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  • Commentary on Derish and Sokal's "A Classification of European Populations Based on Gene Frequencies and Cranial Measurements: A Map-Quadrat Approach" (1988):Evidence for the Lack of Taxonomic Structure but the Congruence between Genetic and Morphometric Information
  • Luca Bondioli and Roberto Macchiarelli


Due to an error at the printer, the original article page range (530–532) was incorrect. The correct pagination is 531–533 and is reflected in this updated article. Click here for the corrected PDF.

Published in 1988, the paper by Derish and Sokal on the "classification on European populations" represented a methodological turning point in the assessment of the possible relationships (co-variation extent) among genotype (gene frequencies), phenotype (morphometrics), culture (language), and geography within a relatively limited and coherent eco-spatial unit. Notably, this exploratory study examined the variation patterns expressed by 59 gene frequencies (sampling 22 genetic loci) and 10 selected cranial measurements in population samples from 97 European localities encompassing (at that time) 29 countries, the investigated area having been arbitrarily structured into 85 unitary quadrats.

By simply reading the first introductory sentences, the main critical question was: How can it work? This is the question mostly because the tools commonly used at the time for combined data analysis— the NT-SYS library of numerical taxonomy programs set by Rohlf (1985)—were in their "infancy" stage (the electronic version for PC was made available only later; see Rohlf 1990). In addition, previous work from the same Sokal, as well as from other researchers (e.g., Guglielmino-Matessi et al. 1979), had pointed out the complex nature and not yet fully understood background of morphometric (notably, craniometric) variation, which represented an additional complicating factor in such an investigation. Finally, the quadratting procedure appeared to give little hope for a consistent picture of spatial correlation between gene frequencies and morphometric record—how could the use of a grid with cells of 5 × 5 degrees (each roughly covering 240,000 km2), where both gene frequencies and craniometric data were only available for a subset of cells and sample sizes varied considerably, have been a reliable background for a successful analytical work? The nature itself of the investigated topic, dealing with the "classificatory schemes for organizing human variation"—that is, indirectly with the concept of [End Page 531] "race" as perceived at the time and discussed during the two preceding decades—was too sensitive to risk a flop.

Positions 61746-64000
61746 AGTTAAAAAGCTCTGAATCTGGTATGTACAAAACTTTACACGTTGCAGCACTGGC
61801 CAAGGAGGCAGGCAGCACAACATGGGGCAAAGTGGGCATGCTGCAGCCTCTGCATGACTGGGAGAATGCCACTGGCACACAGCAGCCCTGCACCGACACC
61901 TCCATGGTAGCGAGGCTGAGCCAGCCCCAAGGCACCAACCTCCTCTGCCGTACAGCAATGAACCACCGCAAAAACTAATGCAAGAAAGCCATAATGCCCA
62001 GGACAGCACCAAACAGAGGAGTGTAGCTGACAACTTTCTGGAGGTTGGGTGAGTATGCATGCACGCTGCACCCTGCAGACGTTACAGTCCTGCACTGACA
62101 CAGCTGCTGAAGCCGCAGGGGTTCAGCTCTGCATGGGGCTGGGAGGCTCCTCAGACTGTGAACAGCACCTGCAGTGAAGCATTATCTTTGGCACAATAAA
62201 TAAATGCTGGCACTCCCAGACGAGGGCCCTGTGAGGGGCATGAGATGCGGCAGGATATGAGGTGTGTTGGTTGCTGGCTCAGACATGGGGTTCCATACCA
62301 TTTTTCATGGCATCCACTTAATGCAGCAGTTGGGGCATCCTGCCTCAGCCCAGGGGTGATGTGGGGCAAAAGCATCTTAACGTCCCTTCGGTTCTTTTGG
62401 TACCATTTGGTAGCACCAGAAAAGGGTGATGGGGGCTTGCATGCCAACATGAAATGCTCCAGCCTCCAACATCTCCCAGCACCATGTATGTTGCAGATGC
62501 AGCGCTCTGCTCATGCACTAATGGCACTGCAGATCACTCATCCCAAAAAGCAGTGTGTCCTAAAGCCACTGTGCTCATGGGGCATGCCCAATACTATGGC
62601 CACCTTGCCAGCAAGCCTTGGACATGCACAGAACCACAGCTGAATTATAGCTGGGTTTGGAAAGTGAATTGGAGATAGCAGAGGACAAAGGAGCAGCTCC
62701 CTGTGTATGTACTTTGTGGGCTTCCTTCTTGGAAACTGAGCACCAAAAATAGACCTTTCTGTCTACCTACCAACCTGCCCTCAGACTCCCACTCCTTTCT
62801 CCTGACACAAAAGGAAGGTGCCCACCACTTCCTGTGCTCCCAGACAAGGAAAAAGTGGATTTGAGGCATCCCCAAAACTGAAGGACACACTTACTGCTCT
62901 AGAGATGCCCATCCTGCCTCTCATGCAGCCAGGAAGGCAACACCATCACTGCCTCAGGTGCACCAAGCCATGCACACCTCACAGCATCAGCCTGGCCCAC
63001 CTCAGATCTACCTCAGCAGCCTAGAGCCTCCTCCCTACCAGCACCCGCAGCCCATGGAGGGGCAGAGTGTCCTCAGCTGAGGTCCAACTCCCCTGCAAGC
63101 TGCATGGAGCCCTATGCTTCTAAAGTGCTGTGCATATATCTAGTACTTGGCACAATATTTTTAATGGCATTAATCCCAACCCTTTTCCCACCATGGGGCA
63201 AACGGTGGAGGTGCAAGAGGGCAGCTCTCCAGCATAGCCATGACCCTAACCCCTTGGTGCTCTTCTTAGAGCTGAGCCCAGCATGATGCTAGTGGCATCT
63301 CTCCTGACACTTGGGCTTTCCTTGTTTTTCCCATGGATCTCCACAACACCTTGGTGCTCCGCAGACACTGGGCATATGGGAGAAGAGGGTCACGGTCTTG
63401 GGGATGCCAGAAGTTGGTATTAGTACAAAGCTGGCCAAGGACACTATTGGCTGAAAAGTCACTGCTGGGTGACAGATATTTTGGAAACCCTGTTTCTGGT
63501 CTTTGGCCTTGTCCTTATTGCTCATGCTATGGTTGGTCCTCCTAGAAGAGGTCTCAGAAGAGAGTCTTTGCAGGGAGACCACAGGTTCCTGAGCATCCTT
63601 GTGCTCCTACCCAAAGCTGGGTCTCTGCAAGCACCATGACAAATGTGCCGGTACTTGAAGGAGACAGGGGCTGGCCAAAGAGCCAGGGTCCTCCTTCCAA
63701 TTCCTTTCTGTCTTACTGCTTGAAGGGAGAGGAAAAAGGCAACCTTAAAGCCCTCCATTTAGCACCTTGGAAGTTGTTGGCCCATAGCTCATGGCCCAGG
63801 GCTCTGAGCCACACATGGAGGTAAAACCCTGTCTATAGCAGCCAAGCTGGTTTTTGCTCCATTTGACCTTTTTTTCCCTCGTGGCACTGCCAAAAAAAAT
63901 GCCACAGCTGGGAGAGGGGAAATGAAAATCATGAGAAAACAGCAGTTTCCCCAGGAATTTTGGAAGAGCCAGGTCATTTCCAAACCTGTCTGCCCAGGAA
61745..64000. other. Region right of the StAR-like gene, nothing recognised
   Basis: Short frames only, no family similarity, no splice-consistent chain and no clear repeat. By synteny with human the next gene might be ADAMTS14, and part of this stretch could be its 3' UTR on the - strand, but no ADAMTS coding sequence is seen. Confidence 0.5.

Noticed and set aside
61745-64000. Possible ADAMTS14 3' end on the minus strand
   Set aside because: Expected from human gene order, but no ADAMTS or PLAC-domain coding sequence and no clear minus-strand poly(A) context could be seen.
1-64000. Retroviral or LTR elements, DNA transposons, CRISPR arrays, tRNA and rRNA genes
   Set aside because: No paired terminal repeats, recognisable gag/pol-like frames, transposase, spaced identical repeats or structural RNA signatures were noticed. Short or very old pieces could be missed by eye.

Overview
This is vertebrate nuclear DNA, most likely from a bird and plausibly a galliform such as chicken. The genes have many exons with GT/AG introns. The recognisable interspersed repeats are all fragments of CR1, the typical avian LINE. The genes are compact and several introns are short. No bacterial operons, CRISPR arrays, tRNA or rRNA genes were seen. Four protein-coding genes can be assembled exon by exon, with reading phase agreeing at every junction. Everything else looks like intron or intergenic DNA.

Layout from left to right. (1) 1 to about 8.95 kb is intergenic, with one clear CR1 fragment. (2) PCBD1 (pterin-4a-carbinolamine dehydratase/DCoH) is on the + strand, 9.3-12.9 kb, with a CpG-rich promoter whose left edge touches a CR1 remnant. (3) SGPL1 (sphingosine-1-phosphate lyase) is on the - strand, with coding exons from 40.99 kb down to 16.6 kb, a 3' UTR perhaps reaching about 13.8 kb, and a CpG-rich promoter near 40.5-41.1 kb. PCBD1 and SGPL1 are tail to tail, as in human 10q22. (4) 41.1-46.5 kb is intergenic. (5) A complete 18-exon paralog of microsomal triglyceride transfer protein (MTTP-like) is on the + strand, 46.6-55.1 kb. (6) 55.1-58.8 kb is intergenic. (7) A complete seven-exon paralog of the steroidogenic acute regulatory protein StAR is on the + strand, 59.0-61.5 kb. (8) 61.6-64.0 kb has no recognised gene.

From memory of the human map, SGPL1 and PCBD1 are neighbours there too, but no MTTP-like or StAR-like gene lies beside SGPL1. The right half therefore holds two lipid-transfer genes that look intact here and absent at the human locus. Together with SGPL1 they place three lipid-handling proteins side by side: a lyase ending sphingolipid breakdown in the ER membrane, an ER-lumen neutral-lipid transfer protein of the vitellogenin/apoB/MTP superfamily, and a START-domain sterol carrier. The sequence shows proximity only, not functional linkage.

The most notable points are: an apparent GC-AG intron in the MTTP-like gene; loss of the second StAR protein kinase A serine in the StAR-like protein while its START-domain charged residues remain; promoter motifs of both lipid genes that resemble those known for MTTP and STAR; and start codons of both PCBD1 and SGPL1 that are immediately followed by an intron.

Rereading this seminal paper twenty-four years later proves how our initial concerns were unjustified. Derish and Sokal elegantly showed that the quadratting procedure, even if introducing some possible artefacts (p. 822), was much more effective than the usual ethnic classification at a continental scale of the European populations traditionally used in similar analyses. Besides other interesting results, by itself, this is rather important evidence which, while based on a quite simple data set, unambiguously illustrates the feeble consistency and the risks of an oversimplistic and often typologically-based thinking deeply rooted in our cultural background when dealing with human population biohistories.

As expected, of course Derish and Sokal failed to reveal a distinct "taxonomic structure" (hierarchical sense) within and among the quadrats, but rather showed a continuum in variation resulting from the complex dynamics having affected the bio-cultural history of the European populations since the early Holocene, notably throughout the last three millennia. As a whole, the noise introduced by the pseudo-random sampling was indeed less strong than the noise inherent to the classical group classification in which culture overcame biology and masked/exalted biological differences. Finally, the polarity congruence is noteworthy between the genetic and morphometric information first noted by the authors among most of the quadrats.

A few years after their work, the geometric morphometrics "colored" books made their appearance, thus providing new and more robust statistical tools for size and shape analysis (Bookstein 1991; Marcus et al. 1993, 1996). Nonetheless, the firm methodological background of multivariate statistics supporting Derish and Sokal's work remained (and still partially remains) a highly valuable reference approach. Mostly, the authors showed how to proceed in data mining and how to build a solid interpretative framework by exploring bio-cultural scenarios integrating at a continental scale...


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